Rethinking Thin by Gina Kolata
Has anyone read Rethinking Thin, by Gina Kolata? What are your thoughts on it? I just finished reading it and really liked it, especially the part where she goes into the history of dieting and how our culture has changed its views on how people should look like, over the past 200 years. It was also sad to me, to really see the 95% weight loss failure rate being laid out so methodically with all the studies talked about in this book. And very interesting to learn about Leptin, and what that could mean for the future of obesity!
The study that's looked at throughout the book was also very interesting to me-after two years neither participants of the Atkins group or the low calorie (LEARN calories restricted plan), showed great success and followed the same pattern of failure. I was surprised at this outcome.
And what an ending-bringing up the new research that's showing being overweight may not actually be detrimental to our health. The studies done at those elementary schools make you :stars:
I think the book sums it up best when it quotes the one scientist who says we're really in the infant stages of the whole obesity problem and it's going to be many, many years before real solutions start coming forward.
Such an interesting and informative book!
I read it last year and reviewed it at the time. I liked it but I thought it came up short, especially in the second half of the book Almost as if the author got distracted late in the experiment and forgot to check it enough. Here were some of my thoughts then:
For the most part, I enjoyed the book. I tried not to compare it to [Good Calories Bad Calories] -- which isn't fair 1) because of how amazing and life-changing GCBC was for me and 2) the two books just aren't the same subject matter. GCBC is meant to show you all the misconceptions and the science surrounding what we're told to eat; Rethinking Thin, I thought, would be more personal, the story of people desperate to lose weight.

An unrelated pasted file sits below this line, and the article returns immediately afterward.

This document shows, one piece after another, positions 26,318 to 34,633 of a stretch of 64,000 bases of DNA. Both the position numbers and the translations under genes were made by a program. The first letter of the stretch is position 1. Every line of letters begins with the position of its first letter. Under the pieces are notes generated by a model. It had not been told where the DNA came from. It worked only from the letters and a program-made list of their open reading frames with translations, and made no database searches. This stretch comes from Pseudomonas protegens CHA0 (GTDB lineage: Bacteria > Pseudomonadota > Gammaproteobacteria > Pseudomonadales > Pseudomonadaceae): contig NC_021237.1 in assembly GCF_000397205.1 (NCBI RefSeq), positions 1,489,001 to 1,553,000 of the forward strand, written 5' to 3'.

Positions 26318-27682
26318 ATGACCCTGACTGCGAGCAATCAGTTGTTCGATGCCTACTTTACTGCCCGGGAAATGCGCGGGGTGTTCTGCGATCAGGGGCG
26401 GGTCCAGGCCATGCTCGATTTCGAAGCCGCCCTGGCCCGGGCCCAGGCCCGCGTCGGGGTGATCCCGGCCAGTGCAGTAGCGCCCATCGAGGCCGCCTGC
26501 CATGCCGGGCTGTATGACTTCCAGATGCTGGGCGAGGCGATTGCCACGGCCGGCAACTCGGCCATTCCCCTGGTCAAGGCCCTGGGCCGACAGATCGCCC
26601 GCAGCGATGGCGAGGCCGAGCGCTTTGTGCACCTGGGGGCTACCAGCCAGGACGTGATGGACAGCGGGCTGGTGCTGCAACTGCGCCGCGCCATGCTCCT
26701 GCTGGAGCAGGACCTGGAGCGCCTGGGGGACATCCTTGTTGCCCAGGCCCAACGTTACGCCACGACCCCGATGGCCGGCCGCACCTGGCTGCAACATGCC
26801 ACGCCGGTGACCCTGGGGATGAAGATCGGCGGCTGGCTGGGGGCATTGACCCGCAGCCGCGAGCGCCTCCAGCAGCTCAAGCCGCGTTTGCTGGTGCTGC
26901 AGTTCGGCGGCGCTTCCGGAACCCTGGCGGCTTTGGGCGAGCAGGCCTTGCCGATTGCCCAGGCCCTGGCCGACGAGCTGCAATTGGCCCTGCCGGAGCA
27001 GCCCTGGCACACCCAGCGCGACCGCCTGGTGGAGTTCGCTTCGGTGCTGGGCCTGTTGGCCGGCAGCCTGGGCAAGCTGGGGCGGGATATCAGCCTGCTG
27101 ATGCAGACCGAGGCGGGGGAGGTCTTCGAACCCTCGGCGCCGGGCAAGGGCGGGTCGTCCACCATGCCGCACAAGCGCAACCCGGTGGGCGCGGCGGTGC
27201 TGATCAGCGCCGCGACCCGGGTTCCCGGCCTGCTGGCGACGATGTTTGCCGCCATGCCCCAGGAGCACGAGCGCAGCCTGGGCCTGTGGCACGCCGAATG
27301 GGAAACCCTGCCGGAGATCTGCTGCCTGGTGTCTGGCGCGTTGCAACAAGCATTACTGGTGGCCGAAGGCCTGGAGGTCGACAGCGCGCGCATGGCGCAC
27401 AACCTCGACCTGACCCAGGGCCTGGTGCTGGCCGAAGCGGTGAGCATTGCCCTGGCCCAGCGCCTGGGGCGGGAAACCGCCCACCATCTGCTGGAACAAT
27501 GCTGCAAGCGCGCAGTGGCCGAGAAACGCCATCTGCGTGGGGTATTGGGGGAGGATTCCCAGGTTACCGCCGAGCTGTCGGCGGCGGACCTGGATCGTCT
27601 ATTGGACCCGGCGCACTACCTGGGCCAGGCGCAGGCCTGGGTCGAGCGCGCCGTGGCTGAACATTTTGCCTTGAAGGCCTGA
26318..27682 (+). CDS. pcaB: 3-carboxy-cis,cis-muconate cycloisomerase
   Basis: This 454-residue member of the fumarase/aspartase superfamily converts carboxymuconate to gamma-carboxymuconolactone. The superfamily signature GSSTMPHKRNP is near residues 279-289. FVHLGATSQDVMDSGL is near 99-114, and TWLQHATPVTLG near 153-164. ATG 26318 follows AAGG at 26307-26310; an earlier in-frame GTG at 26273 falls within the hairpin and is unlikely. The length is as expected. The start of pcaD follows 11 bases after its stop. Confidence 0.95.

In Rethinking Thin, we diligently follow the dieters for the first few months, hearing about their success and troubles. But there becomes a point -- like watching a show on television, You know, there's not going to be enough time to wrap this story up, we're headed for a cliff-hanger -- when you realize you've only seen about the first six months of the study and we're out of pages. And very quickly, without much fanfare, using primarily the epilogue, the story is neatly wrapped up: participants are depressed, little weight is loss, some dieters even regressed.
What happened? I feel like I missed out on so much in these dieters' lives. In some ways it felt like a serious of newspaper articles that had been slapped together as a book. How come Kolata didn't check in with them in Year Two, as month after month saw the pounds begin to creep on? Or maybe the ones that were still holding steady -- What were they thinking? How hard were they working just to maintain?
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